The third rule is research. When you find a rate you like, confirm that you are protected by a penalty-free cancellation period, then book it and search some more. Why is it important to lock it in? Today's casinos use sophisticated computer programs to move rates at the drop of a hat, which means a price you decide you want may not exist when you call back ten minutes later.
But of all the strategies for finding a well-priced room, the single most important relates to geographic location. For best value, look to casino hotels in the downtown area of Las Vegas (Fremont Street and nearby); casino hotels off-Strip in the outlying locations; and older resorts on the north Strip.
1. Downtown Las Vegas
Las Vegas's new bargain mecca is downtown. This was the area hit hardest by the fallout from September 11, and this is where the value is. Low-rate champs Las Vegas Club and Lady Luck are virtual sure bets for below-$40 (and of ten below-$30) rates year-round. Right behind them for consistency are Four Queens, Fitzgeralds, Golden Gate, and Plaza in the heart of the downtown enclave. Although slightly aging, these are full-service resorts, and many have upgraded their rooms in recent years in concert with the ongoing overhaul of downtown itself. Ask the reservations agent if there's an area in the hotel with recently renovated rooms and request placement there. If you don't mind stepping up to about $60 per night midweek, opt for the four-diamond Golden Nugget, older but classy through and through.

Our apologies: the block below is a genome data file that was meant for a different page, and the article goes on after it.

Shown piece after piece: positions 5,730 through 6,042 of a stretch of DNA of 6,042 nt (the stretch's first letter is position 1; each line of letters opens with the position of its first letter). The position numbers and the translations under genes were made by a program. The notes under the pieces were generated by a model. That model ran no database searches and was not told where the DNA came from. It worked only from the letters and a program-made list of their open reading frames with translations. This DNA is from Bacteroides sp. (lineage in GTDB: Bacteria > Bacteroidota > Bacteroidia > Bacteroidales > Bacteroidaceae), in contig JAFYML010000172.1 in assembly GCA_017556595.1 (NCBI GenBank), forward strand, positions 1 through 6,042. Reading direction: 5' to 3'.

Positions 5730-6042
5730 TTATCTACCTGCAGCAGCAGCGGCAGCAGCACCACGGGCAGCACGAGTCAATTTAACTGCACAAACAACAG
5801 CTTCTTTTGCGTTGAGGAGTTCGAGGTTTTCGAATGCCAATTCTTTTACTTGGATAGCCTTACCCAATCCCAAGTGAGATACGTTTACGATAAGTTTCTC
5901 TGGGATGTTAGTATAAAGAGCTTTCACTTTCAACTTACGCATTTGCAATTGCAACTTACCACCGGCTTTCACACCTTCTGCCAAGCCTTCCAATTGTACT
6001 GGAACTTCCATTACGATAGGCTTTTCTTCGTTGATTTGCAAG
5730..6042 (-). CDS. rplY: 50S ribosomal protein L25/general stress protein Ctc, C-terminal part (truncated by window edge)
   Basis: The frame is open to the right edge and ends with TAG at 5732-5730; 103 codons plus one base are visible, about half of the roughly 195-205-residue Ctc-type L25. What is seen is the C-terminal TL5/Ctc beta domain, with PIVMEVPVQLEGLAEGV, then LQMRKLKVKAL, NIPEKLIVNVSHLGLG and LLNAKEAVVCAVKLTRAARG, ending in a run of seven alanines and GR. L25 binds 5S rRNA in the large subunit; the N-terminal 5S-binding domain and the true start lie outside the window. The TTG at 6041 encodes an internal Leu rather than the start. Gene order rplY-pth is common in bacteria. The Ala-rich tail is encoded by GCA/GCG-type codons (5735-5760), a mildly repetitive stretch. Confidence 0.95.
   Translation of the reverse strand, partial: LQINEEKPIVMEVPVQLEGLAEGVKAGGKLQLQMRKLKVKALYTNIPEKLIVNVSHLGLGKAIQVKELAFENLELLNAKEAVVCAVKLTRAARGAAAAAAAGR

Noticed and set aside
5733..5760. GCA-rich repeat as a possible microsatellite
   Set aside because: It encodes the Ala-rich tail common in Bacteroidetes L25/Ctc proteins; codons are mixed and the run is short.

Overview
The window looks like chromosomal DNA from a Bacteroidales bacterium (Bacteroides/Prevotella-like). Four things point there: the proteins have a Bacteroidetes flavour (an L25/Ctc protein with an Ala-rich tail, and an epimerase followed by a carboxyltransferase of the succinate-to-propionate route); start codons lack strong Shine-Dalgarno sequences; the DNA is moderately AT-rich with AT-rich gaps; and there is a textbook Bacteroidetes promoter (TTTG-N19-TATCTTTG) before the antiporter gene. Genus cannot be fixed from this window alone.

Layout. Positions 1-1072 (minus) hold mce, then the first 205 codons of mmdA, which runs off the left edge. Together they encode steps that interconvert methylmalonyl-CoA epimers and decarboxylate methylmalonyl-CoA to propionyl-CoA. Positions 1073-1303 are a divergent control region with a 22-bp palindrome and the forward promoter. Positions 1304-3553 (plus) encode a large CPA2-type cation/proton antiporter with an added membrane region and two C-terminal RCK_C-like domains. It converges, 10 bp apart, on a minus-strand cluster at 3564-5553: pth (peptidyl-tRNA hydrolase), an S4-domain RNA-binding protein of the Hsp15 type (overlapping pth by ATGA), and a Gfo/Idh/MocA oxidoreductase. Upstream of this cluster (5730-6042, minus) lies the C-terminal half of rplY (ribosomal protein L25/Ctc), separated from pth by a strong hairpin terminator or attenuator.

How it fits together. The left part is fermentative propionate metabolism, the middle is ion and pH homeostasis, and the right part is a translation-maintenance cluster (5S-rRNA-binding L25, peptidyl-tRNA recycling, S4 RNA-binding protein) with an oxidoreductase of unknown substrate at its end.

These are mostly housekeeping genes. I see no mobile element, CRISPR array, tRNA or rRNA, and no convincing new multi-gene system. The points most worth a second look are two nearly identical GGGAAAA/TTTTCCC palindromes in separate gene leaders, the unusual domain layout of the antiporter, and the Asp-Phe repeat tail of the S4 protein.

Downtown's big draw is the Fremont Street Experience, where free, impressive light-and-music shows run after dark on a huge overhead canopy. On weekends, free concert events often featuring name performers are held in the Fremont Street commons. Location is not really a problem, as it's a mere four-minute drive via freeway to the Strip.
Downtown's budget-dining standbys are plentiful (for instance, the 99 > shrimp cocktail at the Golden Gate or the under-$5 old-time snack-bar specialties at Binion's Horseshoe). Super supper joints (with specials under $11) include Plaza (Center Stage), California (Pasta Pirate), and El Cortez (Roberta's). Roberta's runs ridiculously low-priced midweek specials, including a two-for-one prime rib dinner on Wednesdays for $11.50. There's also a passel of new restaurants in the just-opened Neonopolis movie theater/entertainment complex, most within budget range.
2. Nearby Off-Strip hotels
For several years now, the roster of "locals' casinos"-resorts built in key population pockets around town that survive by marketing to those close-by denizens-has been expanding at a fever pitch. An interesting phenomenon, however, is that these places are now being built closer to the Strip. The outliers have always been tops for dining and certain forms of entertainment (lounges, concerts, sports events) value; plus they easily sit atop the pack for offering best gambling odds. Their prime negative has been location: They're just too far away. This is no longer the case.